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Research Papers: Design of Direct Contact Systems

Manufacturing Process for a Face Gear Drive With Local Bearing Contact and Controllable Unloaded Meshing Performance Based on Ease-Off Surface Modification

[+] Author and Article Information
Xian-long Peng

School of Mechanical Engineering,
Xi'an University of Science and Technology,
Xi'an, Shaanxi 710054, China
e-mails: pxljsh@126.com; pxljsh@xust.edu.cn

Le Zhang

School of Mechanical Engineering,
Xi'an University of Science and Technology,
Xi'an, Shaanxi 710054, China
e-mail: 674184809@qq.com

Zong-de Fang

School of Mechanical Engineering,
Northwestern Polytechnical University,
Xi'an, Shaanxi 710072, China
e-mail: fauto@nwpu.edu.cn

1Corresponding author.

Contributed by the Power Transmission and Gearing Committee of ASME for publication in the JOURNAL OF MECHANICAL DESIGN. Manuscript received July 15, 2015; final manuscript received December 27, 2015; published online February 23, 2016. Assoc. Editor: Hai Xu.

J. Mech. Des 138(4), 043302 (Feb 23, 2016) (13 pages) Paper No: MD-15-1501; doi: 10.1115/1.4032579 History: Received July 15, 2015; Revised December 27, 2015

A manufacturing process for fabricating ease-off surfaces of a face gear drive that is provided with controllable unloaded meshing performance and local bearing contact is proposed. In order to control the unloaded meshing performance, a predesigned transmission error, a predesigned contact path, and the length of contact ellipse are applied in the redesign of the ease-off surfaces of the pinion and face gear. A method of point contact between the grinding disk and the manufactured pinion is proposed to generate the pinion's ease-off surface, the grinding disk is driven by a series of parabolic motions. Numerical examples are used to illustrate the application of the proposed method, the proposed method is proven to be feasible, and the redesigned face gear is proven to be able reproduce the predesigned unloaded meshing performance simulated by tooth contact analysis (TCA). The influence of misalignment on unloaded meshing performance is also analyzed.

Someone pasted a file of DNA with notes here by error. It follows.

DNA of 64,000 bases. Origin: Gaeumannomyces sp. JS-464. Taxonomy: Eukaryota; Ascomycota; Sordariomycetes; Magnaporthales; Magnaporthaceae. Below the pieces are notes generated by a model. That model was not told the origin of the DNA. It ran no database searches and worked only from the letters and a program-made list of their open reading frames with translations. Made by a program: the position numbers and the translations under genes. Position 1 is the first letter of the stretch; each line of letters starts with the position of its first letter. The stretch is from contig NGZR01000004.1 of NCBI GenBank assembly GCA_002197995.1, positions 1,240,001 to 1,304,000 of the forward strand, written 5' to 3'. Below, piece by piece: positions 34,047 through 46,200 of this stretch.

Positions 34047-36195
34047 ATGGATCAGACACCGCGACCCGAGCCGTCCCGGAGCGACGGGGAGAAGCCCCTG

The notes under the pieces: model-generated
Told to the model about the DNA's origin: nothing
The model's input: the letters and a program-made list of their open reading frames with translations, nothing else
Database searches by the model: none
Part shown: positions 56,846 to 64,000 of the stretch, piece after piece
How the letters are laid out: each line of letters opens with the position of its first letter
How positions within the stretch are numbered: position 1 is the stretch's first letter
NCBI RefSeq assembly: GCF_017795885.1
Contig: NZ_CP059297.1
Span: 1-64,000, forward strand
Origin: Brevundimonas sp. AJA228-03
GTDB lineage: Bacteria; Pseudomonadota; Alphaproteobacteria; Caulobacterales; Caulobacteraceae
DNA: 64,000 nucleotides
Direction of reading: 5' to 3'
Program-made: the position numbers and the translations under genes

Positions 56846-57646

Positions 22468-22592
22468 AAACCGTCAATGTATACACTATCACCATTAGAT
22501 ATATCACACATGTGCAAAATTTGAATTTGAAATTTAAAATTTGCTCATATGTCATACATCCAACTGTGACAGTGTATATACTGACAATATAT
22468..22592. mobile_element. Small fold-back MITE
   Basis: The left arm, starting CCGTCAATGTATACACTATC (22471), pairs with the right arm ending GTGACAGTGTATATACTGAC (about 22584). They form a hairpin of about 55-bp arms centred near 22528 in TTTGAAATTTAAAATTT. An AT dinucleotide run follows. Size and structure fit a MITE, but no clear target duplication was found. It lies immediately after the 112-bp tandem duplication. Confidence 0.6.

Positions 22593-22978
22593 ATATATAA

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Figures

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Fig. 1

Simulation of a pinion meshing with a face gear

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Fig. 2

A fourth-order polynomial function of transmission errors

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Fig. 3

Coordinate systems applied in the generation of surface Σ2

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Fig. 4

Predesigned contact path on surface Σ2r

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Fig. 5

Determination of points Pi3, Pi4 to define the ease-off surface of the pinion: (a) determination of points Pi1, bi1, ai1, Pi3, (b) illustration of points Pi, ai1, ai2, and (c) ease-off topography and Pi Pi3Pi4

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Fig. 6

k′k′ using in definition of ease-off topography Σ1r

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Fig. 7

Material needing cutting for surface Σ1r

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Fig. 8

Manufacturing of the pinion with ease-off topography Σ1r: (a) freedom of motion of the disk Σg, (b) definition of surface Σg, and (c) coordinate systems in generation of Σ1r

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Fig. 10

The transmission errors: (a) in case 1 and (b) in case 2

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Fig. 11

Ease-off topography Σ2r of the face gear: (a) case 1 and (b) case 2

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Fig. 12

Coefficients c1, c2, c3 of machine settings in case 1

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Fig. 13

Ease-off topography Σ1r of the pinion: (a) case 1 and (b) case 2

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Fig. 14

Influence of misalignment on the length of the contact ellipse in case 1: (1) no misalignments, (2) predesigned length, (3) Δq = 0.2 mm, (4) ΔE = 0.3 mm, and (5) Δγ = 0.02 deg

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Fig. 15

Influence of misalignment on the length of the contact ellipse in case 2

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Fig. 16

The influence of the misalignment on the shift of the contact path: (a) case 1 and (b) case 2

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Fig. 17

The influence of the misalignment on the GTE: (a) the GTE shape change in case 1, (b) the GTE shape change in case 2, (c) the angle at the GTE peak in case 1, and (d) the angle at the GTE peak in case 2

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